Fox Searchlight Bosses Say Disney Had No Problems With 'Jojo Rabbit'

Monica Schipper/FilmMagic
Steve Gilula and Nancy Utley

But Nancy Utley and Steve Gilula did admit Taika Waititi's Nazi satire had been a "big test."

When details of Jojo Rabbit, in which director Taika Waititi plays an imaginary comedic version of Adolf Hitler, first emerged earlier this year, some concern was raised about how the film might go down with Fox Searchlight’s new family-friendly owners at Disney.

As it turns out, this concern was also felt at Fox Searchlight.

Speaking at the BFI London Film Festival on Friday in a wide-ranging discussion celebrating their 20 years at the helm of the prestige banner, co-chairs Steve Gilula and Nancy Utley admitted that Jojo Rabbit had been a “big test” following Disney’s $71.3 billion takeover of Fox.

“When we first screened it for Bob Iger and Alan Horn, I didn’t know what they were going to say about our Nazi satire,” said Utley. “But they really appreciated it and its message, and what it’s trying to do.”

Gilula added that, for all the noise made about Disney’s squeaky-clean image, the studio had a long track record of putting out un-Disney films on their other labels.

“Disney owned Miramax, and released all kinds of movies,” he said. “And back in December 2017, when Bob Iger first announced the [Fox] deal, we had just released Three Billboards Outside Ebbing, Missouri and The Shape of Water. Those are not Disney films.”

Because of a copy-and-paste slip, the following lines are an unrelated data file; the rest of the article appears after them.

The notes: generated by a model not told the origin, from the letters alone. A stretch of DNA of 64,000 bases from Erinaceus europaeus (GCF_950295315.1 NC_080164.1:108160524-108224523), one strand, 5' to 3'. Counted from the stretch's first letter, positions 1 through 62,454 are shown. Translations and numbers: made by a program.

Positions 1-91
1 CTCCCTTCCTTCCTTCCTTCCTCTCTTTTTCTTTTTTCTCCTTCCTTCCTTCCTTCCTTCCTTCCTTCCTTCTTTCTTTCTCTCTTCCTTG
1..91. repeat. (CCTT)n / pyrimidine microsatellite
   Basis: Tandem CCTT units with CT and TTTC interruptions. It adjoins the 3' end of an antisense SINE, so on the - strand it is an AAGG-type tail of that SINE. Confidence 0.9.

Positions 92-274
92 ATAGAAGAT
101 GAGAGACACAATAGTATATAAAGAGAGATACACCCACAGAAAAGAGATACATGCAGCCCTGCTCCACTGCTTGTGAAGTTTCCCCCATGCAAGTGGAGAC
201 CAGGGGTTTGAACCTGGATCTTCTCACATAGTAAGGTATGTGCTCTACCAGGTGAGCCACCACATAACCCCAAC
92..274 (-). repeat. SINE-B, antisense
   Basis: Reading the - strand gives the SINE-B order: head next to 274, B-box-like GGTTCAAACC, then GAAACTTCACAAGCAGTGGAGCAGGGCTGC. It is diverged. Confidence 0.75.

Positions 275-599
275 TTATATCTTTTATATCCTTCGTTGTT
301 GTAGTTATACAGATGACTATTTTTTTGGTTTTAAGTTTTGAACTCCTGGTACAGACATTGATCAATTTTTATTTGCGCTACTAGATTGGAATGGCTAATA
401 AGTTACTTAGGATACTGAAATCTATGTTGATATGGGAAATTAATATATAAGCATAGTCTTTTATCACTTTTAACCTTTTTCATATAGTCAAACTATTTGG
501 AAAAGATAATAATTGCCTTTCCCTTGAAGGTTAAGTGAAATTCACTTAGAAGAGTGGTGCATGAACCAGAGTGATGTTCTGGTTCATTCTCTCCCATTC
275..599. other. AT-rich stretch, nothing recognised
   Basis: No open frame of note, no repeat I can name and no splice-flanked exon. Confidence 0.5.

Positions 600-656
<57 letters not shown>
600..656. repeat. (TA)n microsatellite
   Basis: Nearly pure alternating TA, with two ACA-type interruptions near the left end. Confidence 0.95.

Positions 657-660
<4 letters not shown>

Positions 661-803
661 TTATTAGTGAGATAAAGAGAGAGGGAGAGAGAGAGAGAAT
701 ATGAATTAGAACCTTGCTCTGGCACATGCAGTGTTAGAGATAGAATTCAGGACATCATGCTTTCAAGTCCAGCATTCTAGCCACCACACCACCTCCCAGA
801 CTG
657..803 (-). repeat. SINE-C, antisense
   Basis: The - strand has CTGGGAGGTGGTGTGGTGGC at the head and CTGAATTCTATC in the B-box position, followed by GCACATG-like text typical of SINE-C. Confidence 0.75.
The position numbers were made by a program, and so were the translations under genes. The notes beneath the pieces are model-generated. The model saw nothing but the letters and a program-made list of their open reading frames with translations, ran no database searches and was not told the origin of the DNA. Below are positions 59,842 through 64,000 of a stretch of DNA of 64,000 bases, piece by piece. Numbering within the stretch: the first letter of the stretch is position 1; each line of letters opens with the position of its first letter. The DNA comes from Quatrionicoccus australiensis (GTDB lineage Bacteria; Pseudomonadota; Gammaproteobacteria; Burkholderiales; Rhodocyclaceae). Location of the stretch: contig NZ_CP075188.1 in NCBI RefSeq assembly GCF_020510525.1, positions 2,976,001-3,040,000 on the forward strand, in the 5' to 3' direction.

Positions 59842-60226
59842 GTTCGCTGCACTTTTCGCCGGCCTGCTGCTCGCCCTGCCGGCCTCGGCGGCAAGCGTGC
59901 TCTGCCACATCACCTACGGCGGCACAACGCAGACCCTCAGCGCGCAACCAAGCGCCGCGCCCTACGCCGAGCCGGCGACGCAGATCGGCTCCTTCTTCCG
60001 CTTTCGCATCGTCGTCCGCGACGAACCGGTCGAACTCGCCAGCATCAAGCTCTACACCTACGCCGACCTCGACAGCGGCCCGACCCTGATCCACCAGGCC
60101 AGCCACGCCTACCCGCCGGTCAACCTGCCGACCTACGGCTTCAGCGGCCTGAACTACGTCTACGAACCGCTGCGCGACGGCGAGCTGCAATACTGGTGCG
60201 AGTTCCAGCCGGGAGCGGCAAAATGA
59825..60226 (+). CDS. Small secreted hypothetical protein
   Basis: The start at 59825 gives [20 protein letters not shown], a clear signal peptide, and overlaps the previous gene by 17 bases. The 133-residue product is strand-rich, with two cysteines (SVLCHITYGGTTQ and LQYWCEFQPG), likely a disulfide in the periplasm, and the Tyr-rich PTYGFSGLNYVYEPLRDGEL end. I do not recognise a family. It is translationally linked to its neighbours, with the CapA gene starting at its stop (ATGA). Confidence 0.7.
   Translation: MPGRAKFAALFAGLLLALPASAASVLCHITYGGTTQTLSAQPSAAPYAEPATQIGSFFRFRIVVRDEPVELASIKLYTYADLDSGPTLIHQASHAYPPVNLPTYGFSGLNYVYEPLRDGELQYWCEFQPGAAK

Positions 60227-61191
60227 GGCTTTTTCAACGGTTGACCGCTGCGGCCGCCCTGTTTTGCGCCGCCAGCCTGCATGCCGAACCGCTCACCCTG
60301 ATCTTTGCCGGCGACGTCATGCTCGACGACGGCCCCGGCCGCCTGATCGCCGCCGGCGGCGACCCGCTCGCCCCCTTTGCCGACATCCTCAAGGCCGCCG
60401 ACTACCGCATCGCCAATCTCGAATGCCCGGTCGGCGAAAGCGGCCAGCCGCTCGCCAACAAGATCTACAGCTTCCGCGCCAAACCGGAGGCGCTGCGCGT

The execs both pointed to Disney’s forward-thinking movements in streaming as a hugely positive opportunity for Fox Searchlight, with Utley admitting that Fox was “not as highly evolved.”

Although Gilula said that theatrical was still the “core business,” the banner will begin making content for streaming and has launched both TV and shortform divisions. And when its output deal with HBO runs out in 2022, its library will move to Disney’s Hulu service. Utley also suggested Fox Searchlight would make start making films directly for Hulu.

As for changes since the Disney purchase, whereas Fox has seen swinging cuts, little has altered for its prestige imprint.

“There are some procedural changes,” said Utley. “But the actual way we work is the same. We’re on the same lot. Our building is actually quite important to us. It’s a shabby bungalow, quite un-corporate. And we have things you’re not supposed to have … like dogs.”